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When it comes to our fingers and toenails, we often pay them little to no attention-unless it’s for aesthetic purposes. Yet, like our hair and skin, our nails can provide a window into the state of our health – proving that there’s more to them than bright colors and manicures.

Healthy nails are smooth and strong, even with coloring, and free of both spots and discoloration. A change in the shape, texture, and color of our nails can reveal health issues ranging from nutrient deficiencies to cardiovascular disease. 

Although not all changes could be a sign of ill health, it’s important to be aware of what a change in nail appearance could mean.

A Guide To Fingernails

Brittle nails

Brittle nails – characterized by nails that are thin, frail, crumbling, peeling, cracked, or even chipped – are typically caused by lifestyle choices or a vitamin deficiency. In the case of lifestyle, your brittle nails may be caused by you having your hands in water, your frequent use of nail polish remover as well as them being exposed to various household cleaning products. 

But brittle nails can also be a sign of a thyroid disease like hypothyroidism. Hypothyroidism occurs when the thyroid isn’t producing enough of the necessary hormones that it should.

Nails can also become brittle as a result of the aging process or lack of moisture.

Blue nails

Blue nails occur as a result of oxygen deficiency. It’s caused by poor circulation to your feet, ears, and hands. 


Clubbing is when, over a long period of time, the nails thicken and curve downwards. 

This nail issue is caused by a lack of oxygen in the blood, thus it’s important that you do not ignore the state of your nails. A lack of oxygen in the blood is associated with serious health diseases like kidney disease, heart disease, inflammatory bowel disease, and even AIDS.

Dark/black discolorations

If you happen to notice black streaks or a dark mark under your nail, it’s essential that you consult a dermatologist immediately.

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Dark stripes under the nail that appear to be growing are often a sign of serious skin cancer such as melanoma.  

Loose nails

If your nails become loose, without injury or pressure, then it could be a result of fungal nail infection, hormonal imbalance, poor blood circulation, or hypothyroidism. 


Pitting is when your nails have depressions or dents. Unfortunately, the indentations in the nail bed are typically a sign of chronic inflammatory skin diseases like psoriasis and eczema. 

Nail pitting can also occur due to a protein and iron deficiency, with the dents resulting from a lack of healthy blood flow to the nails.

Spoon nails

Like its name, spoon nails are characterized by the nails curving upwards at the edges, taking on a spoon-like appearance.

Known as koilonychia, spoon nails are frequently signs of iron deficiency (anemia), or hemochromatosis, which is a liver condition where there is excess iron being produced in your system. Spoon nails can also be signs of heart disease or hypothyroidism.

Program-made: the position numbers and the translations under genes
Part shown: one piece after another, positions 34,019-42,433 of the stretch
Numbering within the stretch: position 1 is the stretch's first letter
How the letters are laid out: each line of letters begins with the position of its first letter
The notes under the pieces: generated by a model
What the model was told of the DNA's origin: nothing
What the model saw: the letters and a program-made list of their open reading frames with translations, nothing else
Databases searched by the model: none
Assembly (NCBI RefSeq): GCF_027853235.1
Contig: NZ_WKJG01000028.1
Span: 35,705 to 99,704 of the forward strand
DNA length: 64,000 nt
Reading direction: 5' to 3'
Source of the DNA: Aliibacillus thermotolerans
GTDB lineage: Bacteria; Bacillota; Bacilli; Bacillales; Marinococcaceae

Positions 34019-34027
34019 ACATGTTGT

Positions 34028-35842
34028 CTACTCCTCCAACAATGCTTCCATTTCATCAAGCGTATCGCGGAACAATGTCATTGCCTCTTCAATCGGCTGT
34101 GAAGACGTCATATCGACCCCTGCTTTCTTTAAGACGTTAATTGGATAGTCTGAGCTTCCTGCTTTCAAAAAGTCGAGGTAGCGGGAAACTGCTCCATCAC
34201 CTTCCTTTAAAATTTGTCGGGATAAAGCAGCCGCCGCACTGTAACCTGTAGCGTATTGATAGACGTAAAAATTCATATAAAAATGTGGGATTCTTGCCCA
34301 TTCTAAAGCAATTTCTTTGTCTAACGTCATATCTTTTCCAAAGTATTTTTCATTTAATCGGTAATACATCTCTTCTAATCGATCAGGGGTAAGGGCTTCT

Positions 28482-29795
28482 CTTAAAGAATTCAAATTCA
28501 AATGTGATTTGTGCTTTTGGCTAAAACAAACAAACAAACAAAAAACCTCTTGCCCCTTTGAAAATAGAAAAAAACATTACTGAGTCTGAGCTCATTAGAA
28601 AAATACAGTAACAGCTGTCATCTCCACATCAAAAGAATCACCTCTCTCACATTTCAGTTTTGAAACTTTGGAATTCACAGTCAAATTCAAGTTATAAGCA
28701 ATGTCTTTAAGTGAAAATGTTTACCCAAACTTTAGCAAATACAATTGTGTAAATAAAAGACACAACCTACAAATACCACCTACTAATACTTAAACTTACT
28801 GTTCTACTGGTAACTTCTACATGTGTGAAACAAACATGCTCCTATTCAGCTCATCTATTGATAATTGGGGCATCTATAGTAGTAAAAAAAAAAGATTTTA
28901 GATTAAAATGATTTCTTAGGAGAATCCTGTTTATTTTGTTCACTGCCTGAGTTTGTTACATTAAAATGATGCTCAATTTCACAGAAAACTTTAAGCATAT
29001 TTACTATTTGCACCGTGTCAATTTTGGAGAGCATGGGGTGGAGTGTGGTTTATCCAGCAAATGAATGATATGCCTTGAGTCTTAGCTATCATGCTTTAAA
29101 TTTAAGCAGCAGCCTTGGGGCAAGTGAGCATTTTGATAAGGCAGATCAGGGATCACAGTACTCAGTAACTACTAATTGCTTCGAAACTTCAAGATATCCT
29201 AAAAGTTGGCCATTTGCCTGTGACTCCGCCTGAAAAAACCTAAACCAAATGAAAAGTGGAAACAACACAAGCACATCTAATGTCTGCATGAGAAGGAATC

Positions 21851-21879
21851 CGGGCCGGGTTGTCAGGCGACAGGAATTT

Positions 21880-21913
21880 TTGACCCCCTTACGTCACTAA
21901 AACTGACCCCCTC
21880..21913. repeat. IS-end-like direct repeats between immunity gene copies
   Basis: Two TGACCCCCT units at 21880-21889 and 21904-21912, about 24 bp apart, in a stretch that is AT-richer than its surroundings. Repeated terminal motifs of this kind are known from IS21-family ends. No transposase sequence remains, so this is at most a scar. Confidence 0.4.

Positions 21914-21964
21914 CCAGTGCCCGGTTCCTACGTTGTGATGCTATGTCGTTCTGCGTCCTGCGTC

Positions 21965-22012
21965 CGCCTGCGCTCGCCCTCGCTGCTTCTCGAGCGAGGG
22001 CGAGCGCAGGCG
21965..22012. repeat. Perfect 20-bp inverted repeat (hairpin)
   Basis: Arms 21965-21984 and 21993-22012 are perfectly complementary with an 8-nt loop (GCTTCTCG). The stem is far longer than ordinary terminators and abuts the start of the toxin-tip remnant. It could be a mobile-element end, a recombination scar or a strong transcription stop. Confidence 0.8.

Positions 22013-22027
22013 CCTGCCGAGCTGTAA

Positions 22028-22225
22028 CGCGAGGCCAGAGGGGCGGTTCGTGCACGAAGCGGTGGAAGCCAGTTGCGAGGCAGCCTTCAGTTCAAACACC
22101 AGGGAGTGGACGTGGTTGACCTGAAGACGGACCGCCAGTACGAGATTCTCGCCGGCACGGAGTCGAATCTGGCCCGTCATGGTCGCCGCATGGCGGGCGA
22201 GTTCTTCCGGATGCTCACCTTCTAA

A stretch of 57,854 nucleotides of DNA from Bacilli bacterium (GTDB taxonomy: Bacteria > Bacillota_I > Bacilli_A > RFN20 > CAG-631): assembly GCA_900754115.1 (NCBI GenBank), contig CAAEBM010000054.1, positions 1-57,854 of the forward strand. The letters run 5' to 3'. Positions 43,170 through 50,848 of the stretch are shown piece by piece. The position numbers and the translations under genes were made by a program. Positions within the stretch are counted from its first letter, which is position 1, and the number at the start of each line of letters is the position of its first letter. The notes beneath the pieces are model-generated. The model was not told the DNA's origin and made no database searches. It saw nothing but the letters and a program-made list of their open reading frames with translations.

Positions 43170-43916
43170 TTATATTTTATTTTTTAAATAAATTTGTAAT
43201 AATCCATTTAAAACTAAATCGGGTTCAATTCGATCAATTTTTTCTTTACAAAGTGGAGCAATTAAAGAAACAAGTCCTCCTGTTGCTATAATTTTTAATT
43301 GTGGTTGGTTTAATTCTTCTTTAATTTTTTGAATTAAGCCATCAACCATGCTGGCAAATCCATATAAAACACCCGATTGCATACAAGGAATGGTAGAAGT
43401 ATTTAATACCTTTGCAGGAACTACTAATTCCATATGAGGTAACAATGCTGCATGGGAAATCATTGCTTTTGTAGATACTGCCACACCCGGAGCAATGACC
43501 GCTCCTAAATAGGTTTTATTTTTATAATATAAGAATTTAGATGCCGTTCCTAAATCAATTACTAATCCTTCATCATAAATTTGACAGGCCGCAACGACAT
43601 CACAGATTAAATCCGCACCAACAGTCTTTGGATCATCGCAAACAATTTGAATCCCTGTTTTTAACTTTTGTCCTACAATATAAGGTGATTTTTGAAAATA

White spots

If your nails have small white spots, then there’s no need to worry, it could be a sign that your diet is lacking in proteins.

However, a sudden onset of all-white nails or white lines could be signs of kidney disease, liver disease, or other infections.

Yellow nails

Yellow nails may come as a result of aging, the use of acrylic nails or nail polish, and smoking.

In some severe cases, causes could include fungal infections, thyroid disease, diabetes, psoriasis, or chronic bronchitis.

Nail care tips

To lessen the risk of your nails changing shape or color, there are a few lifestyle habits you can adopt.

In the case that you’re an avid nail-biter, it’s important that you stop. Nail biting can lead to skin infections around your nails with symptoms such as swelling, redness, and pus.

Your diet can also affect the health of your nails. Like your hair, protein is essential for your nails’ healthy growth and maintenance. Good sources of protein include eggs, chicken breast, lean meat, beans, chickpeas, lentils, soya beans, and tofu. Furthermore, keeping hydrated is a great way to keep your nails moisturized.

Another way to keep your nails moisturized is by keeping a natural hand moisturizer by your desk, or in your bag so that you can apply it.

When doing the dishes or other household chores, be sure to wear rubber gloves. In the case of manicures and pedicures, it’s best to cut your use of nail polish, nail polish remover, and artificial nails. Some nail polish removers can dry out your nails.  Also, keep your nails trimmed short and avoid picking at your cuticles. Hangnails should be clipped, not ripped off as this can damage your nail bed.

If you happen to get your nails done in the salon, check that the equipment used is sterilized, and don’t try to use artificial nails to cover up any discolorations in your actual nails as this can worsen your condition.

If you do notice any form of discoloration or change in shape, it’s important to consult your doctor as soon as possible so that they can make a proper diagnosis.

Want to know more?

Acrylic nails are the go-to for the cosmetic enhancement of nails. However, a new set of acrylic nails can have a negative impact on your health.

MAIN IMAGE CREDIT: Photo by Luis Quintero
Pie Mulumba

Pie Mulumba

Pie Mulumba is a journalist graduate and writer, specializing in health, beauty, and wellness. She also has a passion for poetry, equality, and natural hair. Identifiable by either her large afro or colorful locks, Pie aspires to provide the latest information on how one can adopt a healthy lifestyle and leave a more equitable society behind.


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